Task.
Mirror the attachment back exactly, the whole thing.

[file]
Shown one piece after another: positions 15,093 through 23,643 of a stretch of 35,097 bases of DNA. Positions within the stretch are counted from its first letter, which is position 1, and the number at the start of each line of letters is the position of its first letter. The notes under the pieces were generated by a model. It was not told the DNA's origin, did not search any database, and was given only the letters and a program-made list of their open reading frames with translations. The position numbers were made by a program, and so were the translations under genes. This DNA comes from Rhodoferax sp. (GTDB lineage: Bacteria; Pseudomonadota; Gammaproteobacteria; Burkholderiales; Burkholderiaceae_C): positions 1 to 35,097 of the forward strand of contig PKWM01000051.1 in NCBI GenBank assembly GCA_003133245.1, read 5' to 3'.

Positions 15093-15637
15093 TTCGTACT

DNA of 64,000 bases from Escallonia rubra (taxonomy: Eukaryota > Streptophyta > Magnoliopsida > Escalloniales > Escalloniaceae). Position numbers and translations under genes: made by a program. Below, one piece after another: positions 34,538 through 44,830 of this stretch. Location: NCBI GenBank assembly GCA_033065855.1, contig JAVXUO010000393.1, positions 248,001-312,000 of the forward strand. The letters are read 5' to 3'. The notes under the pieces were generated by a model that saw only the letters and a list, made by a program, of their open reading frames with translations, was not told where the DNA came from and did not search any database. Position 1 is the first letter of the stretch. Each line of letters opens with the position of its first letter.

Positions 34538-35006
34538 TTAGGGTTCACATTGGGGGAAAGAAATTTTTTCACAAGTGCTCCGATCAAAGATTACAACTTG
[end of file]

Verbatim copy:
Shown one piece after another: positions 15,093 through 23,643 of a stretch of 35,097 bases of DNA. Positions within the stretch are counted from its first letter, which is position 1, and the number at the start of each line of letters is the position of its first letter. The notes under the pieces were generated by a model. It was not told the DNA's origin, did not search any database, and was given only the letters and a program-made list of their open reading frames with translations. The position numbers were made by a program, and so were the translations under genes. This DNA comes from Rhodoferax sp. (GTDB lineage: Bacteria; Pseudomonadota; Gammaproteobacteria; Burkholderiales; Burkholderiaceae_C): positions 1 to 35,097 of the forward strand of contig PKWM01000051.1 in NCBI GenBank assembly GCA_003133245.1, read 5' to 3'.

Positions 15093-15637
15093 TTCGTACT

DNA of 64,000 bases from Escallonia rubra (taxonomy: Eukaryota > Streptophyta > Magnoliopsida > Escalloniales > Escalloniaceae). Position numbers and translations under genes: made by a program. Below, one piece after another: positions 34,538 through 44,830 of this stretch. Location: NCBI GenBank assembly GCA_033065855.1, contig JAVXUO010000393.1, positions 248,001-312,000 of the forward strand. The letters are read 5' to 3'. The notes under the pieces were generated by a model that saw only the letters and a list, made by a program, of their open reading frames with translations, was not told where the DNA came from and did not search any database. Position 1 is the first letter of the stretch. Each line of letters opens with the position of its first letter.

Positions 34538-35006
34538 TTAGGGTTCACATTGGGGGAAAGAAATTTTTTCACAAGTGCTCCGATCAAAGATTACAACTTG